Retracing the Underground Railroad

Rivers Institute sponsors
‘crossing’ of Ohio River

The experience is being studied
for use in heritage tourism

By Don Ward

(June 2005) – A group of students, historians and educators got a sneak preview May 21 of what could become a regular heritage tourism event to promote and interpret the Underground Railroad history of the region.

Retrofitted barge

Photo by Don Ward

This retrofitted barge was used May 21
to carrying the passengers from
Preston Plantation to Hanover Beach.

The Rivers Institute at Hanover College sponsored a day-long educational “crossing” of the Ohio River on a customized barge sent up from Jeffersonville, Ind. The barge, owned by American Commercial Barge Line, was retrofitted with carpet, new paint, and wooden benches surrounded by hand rails to ensure the safety of the passengers, said Chris Primm of ACBL. The barge was powered by the 3,800-horsepower James Nivin towboat, whose normal task is to push 15-16 loaded barges between Louisville and Pittsburgh.
The group of nearly 30 people, including several high-school-aged museum docents from the newly opened National Underground Railroad Freedom Center in Cincinnati, gathered at Hanover College early that morning. From there, they were then taken by bus to Paul and Pam Venard’s Preston Plantation farm on the banks of the Ohio River in Trimble County, Ky. There, Hanover College professor Ted Farrell began the program by discussing the history and stories about slave traffic to freedom.
Madison resident and blues musician Johnny Jackson and Helen Ochs, director of Hanover College’s Haq Center for Cross-Cultural Education, provided soulful renditions of African American spirituals that were common during slavery. The Venards talked about life on the river and the history of their farm, which also serves as the site of their annual Civil War Re-enactment in June and another pioneer days event in the fall called “Ghost Roads Homecoming.”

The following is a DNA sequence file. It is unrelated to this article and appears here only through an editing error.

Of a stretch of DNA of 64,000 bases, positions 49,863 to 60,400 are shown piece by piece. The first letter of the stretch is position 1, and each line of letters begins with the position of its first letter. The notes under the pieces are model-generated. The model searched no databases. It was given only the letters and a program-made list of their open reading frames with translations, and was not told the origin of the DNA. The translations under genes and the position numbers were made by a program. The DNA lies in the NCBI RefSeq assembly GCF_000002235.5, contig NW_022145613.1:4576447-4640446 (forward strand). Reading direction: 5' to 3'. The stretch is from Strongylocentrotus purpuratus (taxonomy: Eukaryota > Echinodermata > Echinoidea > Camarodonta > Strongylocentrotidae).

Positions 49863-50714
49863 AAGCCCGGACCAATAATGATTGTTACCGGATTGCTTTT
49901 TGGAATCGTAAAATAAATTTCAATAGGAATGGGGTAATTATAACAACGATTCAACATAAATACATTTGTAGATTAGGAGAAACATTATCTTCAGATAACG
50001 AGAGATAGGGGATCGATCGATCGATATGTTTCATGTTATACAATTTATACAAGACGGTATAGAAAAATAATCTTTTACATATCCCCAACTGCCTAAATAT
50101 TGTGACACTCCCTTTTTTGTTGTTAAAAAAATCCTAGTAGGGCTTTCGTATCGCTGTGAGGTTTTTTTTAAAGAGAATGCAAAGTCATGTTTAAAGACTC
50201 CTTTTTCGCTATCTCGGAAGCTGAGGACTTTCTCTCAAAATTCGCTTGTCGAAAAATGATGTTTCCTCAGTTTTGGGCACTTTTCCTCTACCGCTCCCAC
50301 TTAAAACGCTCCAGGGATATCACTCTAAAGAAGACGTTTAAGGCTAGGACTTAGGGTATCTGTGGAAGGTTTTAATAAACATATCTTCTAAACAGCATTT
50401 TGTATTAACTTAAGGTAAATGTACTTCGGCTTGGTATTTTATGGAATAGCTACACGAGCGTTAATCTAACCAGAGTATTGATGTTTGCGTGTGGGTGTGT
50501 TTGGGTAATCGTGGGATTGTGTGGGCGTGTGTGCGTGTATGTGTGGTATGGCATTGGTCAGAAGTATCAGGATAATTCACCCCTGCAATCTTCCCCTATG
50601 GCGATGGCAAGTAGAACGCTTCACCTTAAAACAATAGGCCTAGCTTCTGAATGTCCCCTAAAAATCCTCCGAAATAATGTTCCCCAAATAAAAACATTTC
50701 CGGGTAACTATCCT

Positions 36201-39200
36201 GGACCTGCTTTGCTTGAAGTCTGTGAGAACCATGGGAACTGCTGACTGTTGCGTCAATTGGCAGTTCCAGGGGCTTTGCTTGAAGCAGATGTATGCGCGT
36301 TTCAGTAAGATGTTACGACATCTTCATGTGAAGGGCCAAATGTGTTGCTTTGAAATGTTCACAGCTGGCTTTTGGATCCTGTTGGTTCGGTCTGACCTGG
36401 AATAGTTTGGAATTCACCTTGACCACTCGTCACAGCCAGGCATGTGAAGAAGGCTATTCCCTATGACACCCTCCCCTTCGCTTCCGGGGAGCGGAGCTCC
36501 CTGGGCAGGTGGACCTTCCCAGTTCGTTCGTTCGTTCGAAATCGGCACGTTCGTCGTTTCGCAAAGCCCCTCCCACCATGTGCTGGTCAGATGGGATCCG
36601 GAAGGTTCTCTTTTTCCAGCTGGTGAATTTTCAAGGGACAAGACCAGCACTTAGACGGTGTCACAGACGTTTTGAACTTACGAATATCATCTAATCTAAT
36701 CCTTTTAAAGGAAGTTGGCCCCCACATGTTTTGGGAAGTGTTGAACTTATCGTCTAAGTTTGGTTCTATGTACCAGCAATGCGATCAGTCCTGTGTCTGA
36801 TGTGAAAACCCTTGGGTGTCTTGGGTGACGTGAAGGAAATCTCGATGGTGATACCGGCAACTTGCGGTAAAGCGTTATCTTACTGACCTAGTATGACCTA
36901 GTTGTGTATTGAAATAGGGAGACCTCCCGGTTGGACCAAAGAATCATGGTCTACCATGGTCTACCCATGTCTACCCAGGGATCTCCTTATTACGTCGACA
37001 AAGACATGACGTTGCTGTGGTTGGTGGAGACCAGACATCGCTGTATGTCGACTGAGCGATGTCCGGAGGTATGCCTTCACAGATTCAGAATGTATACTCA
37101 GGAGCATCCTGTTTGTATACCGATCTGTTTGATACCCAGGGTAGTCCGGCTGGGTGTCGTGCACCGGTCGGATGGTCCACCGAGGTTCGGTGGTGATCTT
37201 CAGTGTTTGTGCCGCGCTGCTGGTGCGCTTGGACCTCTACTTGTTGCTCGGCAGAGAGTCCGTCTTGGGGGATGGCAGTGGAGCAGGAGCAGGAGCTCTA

Ted Farrell

Photo by Don Ward

Hanover College professor Ted Farrell
speaks to the group at Preston Plantation
in Trimble County, Ky.

Following the program at Preston Plantation, the group boarded the barge and traveled upriver to Hanover Beach. From there, they traveled to Hanover College where they had lunch. In the afternoon, they visited St. Stephen’s A.M.E. Church in Hanover, where Sue Livers explained its history. The group then traveled 13 miles to Lancaster in northern Jefferson County to visit Historic Eleutherian College, where president Jae Breitweiser spoke about the college’s history while portraying Lucy Nelson, a period figure.

Helen Ochs, Paul Venard and Johnny Jackson

Photo by Don Ward

Taking part in the program were (from left)
Helen Ochs, Paul Venard and
Johnny Jackson.

This invitation-only event was centered on the historical significance of the slaves who escaped to freedom along the secret routes along the Ohio River. Madison and Hanover played key roles in those missions in the 1860s. The program was videotaped and will be studied for refinement by Rivers Institute staff and others via focus groups through the expertise of their individual organizations, said Michelle Purvis, program coordinator for the Rivers Institute.
The Rivers Institute, created last year with a $5 million Lily Foundation grant, is dedicated to the interdisciplinary and collaborative study of rivers using the disciplines of liberal arts. Rivers has three program areas – culture, economics and science.

• Learn more on the Rivers Institute and its programs at: www.riversinstitute.org.

Back to June 2005 Articles.



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